I recently purchased some of these: Digi-Key Banana Jack. Unfortunately, I'm new and there isn't the supporting documentation I need to be able to determine how they're to be used.

Side view Bottom view Top view

Unlike other banana jacks, there is not a hole to feed the wire through and screw down on. I understand the large nut is for holding it against the enclosure, but I don't know what the intention is with the threaded bottom section and the two nuts. I'm guessing that the wire is simply looped around and a nut is tightened down against it, but this doesn't seem very durable. Why the double nuts, what is supposed to be done with them?

Edit To clarify, I understand that they are the female piece of a banana connector. I have male banana connectors that I am using these with. My lack of understanding comes from how to wire this female piece to the... for lack of a better word "connection wire". I.e. how to wire this female portion into a circuit so that the circuit is accessible through it.

  • \$\begingroup\$ That's not a binding post. Its a banana-jack and is only intended to have a banana-plug inserted, not to accept bare wires. The nuts at the bottom are for holding a ring-lug. \$\endgroup\$
    – brhans
    Commented May 20, 2015 at 18:19
  • \$\begingroup\$ Use a ring lug, preferably a star ring lug, or use a regular ring lug + lock washer, as in my answer below. \$\endgroup\$ Commented May 20, 2015 at 18:43
  • \$\begingroup\$ @brhans Ah... I now see that while trying to figure look this up myself I totally misunderstood. Banana jacks seem to commonly be used in similar situations to binding posts, and the terminology seems just inconsistent enough to confuse me. Thank you for clarifying! \$\endgroup\$ Commented May 20, 2015 at 18:45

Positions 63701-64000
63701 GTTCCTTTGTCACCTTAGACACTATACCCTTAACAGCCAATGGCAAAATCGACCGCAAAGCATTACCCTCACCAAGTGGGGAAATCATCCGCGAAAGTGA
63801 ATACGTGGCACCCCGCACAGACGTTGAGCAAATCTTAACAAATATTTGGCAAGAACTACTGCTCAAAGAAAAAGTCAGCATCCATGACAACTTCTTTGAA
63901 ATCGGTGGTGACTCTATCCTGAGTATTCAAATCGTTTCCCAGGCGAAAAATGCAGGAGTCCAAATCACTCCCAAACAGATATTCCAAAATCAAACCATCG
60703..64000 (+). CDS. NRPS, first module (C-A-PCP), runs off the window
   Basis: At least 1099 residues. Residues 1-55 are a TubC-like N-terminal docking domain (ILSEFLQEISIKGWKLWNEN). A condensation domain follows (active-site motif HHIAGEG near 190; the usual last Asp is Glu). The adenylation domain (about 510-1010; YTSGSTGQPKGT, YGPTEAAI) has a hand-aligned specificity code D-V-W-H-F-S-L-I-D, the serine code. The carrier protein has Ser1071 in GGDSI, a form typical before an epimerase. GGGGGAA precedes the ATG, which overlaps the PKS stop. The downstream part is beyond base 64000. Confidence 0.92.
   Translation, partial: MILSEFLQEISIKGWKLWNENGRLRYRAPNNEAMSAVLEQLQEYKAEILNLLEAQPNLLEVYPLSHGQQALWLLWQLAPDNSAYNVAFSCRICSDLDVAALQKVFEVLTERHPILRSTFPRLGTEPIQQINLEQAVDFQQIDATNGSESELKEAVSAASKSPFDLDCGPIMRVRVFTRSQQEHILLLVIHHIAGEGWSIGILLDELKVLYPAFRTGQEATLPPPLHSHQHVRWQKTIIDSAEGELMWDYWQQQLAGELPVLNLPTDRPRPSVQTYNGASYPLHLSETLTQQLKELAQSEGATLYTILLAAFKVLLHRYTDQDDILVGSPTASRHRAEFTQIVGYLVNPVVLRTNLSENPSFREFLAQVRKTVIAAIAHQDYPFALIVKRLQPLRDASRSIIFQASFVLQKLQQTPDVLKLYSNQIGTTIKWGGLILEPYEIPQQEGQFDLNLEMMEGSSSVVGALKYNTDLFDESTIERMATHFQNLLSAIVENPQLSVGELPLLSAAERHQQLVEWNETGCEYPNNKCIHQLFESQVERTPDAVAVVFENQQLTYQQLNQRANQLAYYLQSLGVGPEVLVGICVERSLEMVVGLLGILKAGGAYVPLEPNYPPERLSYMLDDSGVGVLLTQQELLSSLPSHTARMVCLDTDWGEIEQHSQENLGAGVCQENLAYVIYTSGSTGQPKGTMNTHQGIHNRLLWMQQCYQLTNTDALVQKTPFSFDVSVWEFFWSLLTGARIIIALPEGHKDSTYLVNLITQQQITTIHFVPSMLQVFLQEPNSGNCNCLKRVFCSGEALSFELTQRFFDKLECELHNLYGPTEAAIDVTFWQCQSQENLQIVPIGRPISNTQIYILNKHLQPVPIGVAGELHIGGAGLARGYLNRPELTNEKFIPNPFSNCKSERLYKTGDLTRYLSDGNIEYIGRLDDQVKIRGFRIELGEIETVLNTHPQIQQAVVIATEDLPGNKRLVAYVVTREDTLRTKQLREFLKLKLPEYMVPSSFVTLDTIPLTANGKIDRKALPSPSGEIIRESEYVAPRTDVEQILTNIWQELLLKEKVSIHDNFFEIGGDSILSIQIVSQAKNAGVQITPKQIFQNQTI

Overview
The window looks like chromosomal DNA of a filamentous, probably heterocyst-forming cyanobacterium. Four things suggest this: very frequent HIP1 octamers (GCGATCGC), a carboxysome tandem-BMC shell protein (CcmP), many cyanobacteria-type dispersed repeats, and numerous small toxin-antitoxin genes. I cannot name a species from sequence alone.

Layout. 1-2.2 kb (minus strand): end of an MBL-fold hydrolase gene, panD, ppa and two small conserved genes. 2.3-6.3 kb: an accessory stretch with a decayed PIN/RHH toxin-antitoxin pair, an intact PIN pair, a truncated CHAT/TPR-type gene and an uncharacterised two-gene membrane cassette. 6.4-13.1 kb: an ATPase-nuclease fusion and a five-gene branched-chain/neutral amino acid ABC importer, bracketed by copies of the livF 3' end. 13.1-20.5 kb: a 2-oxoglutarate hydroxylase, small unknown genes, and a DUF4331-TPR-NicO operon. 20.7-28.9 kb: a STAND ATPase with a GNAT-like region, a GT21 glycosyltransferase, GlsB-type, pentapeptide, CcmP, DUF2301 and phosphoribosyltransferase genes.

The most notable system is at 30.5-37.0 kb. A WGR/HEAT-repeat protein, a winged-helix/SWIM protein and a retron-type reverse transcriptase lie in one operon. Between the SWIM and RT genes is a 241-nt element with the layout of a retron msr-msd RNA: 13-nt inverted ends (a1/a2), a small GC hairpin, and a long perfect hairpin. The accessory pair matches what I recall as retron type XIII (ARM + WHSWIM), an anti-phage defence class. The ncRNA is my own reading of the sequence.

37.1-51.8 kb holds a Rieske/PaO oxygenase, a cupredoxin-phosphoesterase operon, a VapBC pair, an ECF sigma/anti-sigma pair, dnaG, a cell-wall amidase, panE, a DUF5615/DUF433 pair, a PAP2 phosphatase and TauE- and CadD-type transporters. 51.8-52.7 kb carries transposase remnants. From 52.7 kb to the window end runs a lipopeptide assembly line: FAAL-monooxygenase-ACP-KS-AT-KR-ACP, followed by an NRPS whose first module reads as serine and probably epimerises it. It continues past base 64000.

3 Answers 3


Run down to your local hardware store and get matching ring crimp terminals and non-slip washers. Crimp the terminals onto wires, then slip them in between the nuts on the bottom with a non-slip. This will provide a fairly secure connection, dependent on how well you crimped the terminal of course.


As the data says it mates with a "standard banana". Standard is 4mm.

Something like this:

enter image description here

Or this:

enter image description here

Not this (but perhaps you can see the resemblance in the springy bits):

enter image description here

The part you have (female) is just a hollow tube with no springy parts, so it depends on the male to supply the compliance. Some plugs have a cross-drilled hole so another banana plug can be inserted sideways.

The screw and nuts are to fasten onto a ring terminal or onto a through-hole PCB. In the case of the PCB, a toothed lockwasher is a good idea. In the case of the terminal, a toothed "star" terminal can be used (photo from here).


You drill a hole as the datasheet shows and attach the jack to a panel with the large nut.

enter image description here

The datasheet indicates that the jack also accepts shrouded plugs (insulated on the outside of the metal and often with plastic at the end so that a human finger cannot contact the metal). This is commonly used on the meter end of test leads.

  • \$\begingroup\$ I'd upvote you for breadth of the answer, but I don't have enough reputation as it stands. I appreciate the effort, although you seemed to misunderstand my difficulties to begin with. Thanks for the clarification! \$\endgroup\$ Commented May 20, 2015 at 18:51

The threaded post on the back is intended for a ring lug. The diameter of the ring can be 4mm or US screw #8. To make a better electrical contact, add a star washer between the nut and the rung lug.

enter image description here Source: Datasheet for the banana jack.

crimp-on ring lug ring lug and star washer

US screw sizes, Metric screw sizes

p.s. Pomona is a reputable supplier. I would expect a better drawing from them. The datasheet claims "IEC" and "4mm". Yet, the dimensions are only in inches, including dimensions of metric threads.


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